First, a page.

Are You a Freelancer Or a Consultant?

“Are you a freelancer or a consultant?”

That may seem like an odd question, especially since this blog IS called “Freelance” Folder.

In fact, many people confuse freelancers with consultants and vice versa. There is a distinction and it is an important one. It matters how you position and brand yourself.

It’s Just a Title…Or Is It?

Why does it even matter if you brand yourself as a freelancer or a consultant?


http://freelancefolder.com/are-you-a-freelancer-or-a-consultant/

Freelancer or Consultant “Are you a freelancer or a consultant?”

That may seem like an odd question, especially since this blog IS called “Freelance” Folder.

In fact, many people confuse freelancers with consultants and vice versa. There is a distinction and it is an important one. It matters how you position and brand yourself.

It’s Just a Title…Or Is It?

Why does it even matter if you brand yourself as a freelancer or a consultant? Leer más “Are You a Freelancer Or a Consultant?”

What If There Was No Marketing?

Imagine if you would for a moment a world where there was no focus on marketing and promotion. No television or radio commercials. No websites cluttered with more ads than content. No magazines with countless pages of slick photographs of impossibly beautiful people or food that never looks as delicious in person, with an occasional article actually inserted now and then. No free e-books, trial periods or other promises once you turn over your invaluable email address. No landing pages utilizing tried and proven language and tactics to rope in the naïve and trusting. No experts or gurus or entire industries built on finding ways to drive more traffic, strengthen brands, increase numbers, and sell products.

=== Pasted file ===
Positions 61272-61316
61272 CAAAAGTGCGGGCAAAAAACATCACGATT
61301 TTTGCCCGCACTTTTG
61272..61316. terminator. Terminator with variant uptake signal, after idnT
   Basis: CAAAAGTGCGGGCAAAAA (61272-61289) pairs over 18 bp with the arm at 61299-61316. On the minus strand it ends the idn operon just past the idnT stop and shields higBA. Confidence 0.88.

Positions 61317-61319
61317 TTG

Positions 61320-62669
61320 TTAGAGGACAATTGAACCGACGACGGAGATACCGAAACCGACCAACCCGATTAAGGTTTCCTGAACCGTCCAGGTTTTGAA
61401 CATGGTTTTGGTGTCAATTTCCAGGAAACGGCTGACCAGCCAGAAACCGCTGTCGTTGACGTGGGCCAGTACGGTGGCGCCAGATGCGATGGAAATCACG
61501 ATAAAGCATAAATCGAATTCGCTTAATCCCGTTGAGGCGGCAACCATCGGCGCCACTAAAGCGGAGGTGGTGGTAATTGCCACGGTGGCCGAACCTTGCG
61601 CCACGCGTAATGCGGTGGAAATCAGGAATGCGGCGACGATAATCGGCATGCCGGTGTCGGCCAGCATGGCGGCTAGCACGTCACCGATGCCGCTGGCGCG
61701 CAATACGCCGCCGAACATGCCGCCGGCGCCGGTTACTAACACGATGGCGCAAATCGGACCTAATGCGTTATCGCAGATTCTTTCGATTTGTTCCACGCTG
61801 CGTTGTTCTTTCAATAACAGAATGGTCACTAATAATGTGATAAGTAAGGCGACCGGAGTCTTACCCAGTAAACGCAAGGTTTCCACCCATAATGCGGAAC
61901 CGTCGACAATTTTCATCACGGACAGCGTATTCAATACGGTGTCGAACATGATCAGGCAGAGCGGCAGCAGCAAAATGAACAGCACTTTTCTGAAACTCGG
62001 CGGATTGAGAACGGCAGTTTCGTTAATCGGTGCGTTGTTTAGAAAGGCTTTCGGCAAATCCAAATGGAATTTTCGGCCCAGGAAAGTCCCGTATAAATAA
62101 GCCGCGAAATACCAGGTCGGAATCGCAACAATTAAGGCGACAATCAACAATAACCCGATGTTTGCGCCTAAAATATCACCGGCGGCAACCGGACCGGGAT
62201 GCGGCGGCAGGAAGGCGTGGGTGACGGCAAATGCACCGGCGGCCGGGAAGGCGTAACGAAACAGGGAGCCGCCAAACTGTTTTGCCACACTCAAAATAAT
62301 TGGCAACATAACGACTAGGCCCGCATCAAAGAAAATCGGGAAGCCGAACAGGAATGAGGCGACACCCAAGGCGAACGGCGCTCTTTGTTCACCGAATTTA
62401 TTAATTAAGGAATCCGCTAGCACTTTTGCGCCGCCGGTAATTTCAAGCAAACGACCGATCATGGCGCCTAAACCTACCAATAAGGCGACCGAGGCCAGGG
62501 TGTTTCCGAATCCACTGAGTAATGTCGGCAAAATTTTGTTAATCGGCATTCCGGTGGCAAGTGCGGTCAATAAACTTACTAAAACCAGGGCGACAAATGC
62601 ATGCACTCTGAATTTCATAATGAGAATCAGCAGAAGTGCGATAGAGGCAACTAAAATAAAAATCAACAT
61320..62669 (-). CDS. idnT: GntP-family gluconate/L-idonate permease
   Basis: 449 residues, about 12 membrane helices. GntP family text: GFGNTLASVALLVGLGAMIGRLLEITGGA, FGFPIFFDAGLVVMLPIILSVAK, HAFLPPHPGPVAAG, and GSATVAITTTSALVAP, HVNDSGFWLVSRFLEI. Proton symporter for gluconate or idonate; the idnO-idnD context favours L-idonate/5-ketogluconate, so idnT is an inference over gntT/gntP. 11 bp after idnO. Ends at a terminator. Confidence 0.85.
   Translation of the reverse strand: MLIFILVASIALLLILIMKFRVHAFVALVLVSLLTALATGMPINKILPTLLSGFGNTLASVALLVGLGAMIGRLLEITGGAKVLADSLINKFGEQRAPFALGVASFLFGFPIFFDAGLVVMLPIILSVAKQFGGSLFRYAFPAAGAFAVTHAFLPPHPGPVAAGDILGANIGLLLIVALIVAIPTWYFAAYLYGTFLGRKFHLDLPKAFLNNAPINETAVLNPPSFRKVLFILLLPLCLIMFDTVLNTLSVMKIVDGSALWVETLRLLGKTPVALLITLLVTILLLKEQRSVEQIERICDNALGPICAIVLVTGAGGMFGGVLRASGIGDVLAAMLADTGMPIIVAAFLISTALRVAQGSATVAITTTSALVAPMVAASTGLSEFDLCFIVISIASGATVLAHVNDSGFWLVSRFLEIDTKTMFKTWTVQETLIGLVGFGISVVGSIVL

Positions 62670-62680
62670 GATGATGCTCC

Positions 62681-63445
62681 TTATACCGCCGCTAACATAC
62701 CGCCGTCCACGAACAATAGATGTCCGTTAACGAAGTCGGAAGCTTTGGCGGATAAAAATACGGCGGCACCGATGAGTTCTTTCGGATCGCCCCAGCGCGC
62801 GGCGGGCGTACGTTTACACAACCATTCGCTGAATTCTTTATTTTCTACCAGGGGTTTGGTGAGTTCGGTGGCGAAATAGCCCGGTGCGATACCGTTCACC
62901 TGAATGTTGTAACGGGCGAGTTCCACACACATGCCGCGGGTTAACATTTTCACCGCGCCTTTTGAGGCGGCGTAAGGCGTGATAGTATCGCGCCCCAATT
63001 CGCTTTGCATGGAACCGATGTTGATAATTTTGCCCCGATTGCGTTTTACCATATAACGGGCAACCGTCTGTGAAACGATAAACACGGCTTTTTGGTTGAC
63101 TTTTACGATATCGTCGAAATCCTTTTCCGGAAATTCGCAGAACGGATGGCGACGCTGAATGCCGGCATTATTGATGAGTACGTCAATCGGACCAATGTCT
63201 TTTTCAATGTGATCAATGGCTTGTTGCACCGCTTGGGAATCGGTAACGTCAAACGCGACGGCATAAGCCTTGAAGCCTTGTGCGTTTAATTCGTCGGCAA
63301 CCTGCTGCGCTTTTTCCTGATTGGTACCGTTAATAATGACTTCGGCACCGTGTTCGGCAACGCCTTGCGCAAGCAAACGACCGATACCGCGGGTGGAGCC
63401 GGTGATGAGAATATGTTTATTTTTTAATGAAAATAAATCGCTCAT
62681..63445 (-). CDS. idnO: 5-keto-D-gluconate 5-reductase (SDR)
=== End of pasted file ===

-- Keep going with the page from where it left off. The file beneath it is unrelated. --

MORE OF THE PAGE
I’m not sure how anyone would know that anything existed without its promotion of some sort, but what if that promotion was driven not by a need for self, but instead by a desire to give?


http://www.bkmacdaddy.com/blog/what-if-there-was-no-marketing

what-if-there-were-no-marketingImagine if you would for a moment a world where there was no focus on marketing and promotion. No television or radio commercials. No websites cluttered with more ads than content. No magazines with countless pages of slick photographs of impossibly beautiful people or food that never looks as delicious in person, with an occasional article actually inserted now and then. No free e-books, trial periods or other promises once you turn over your invaluable email address. No landing pages utilizing tried and proven language and tactics to rope in the naïve and trusting. No experts or gurus or entire industries built on finding ways to drive more traffic, strengthen brands, increase numbers, and sell products.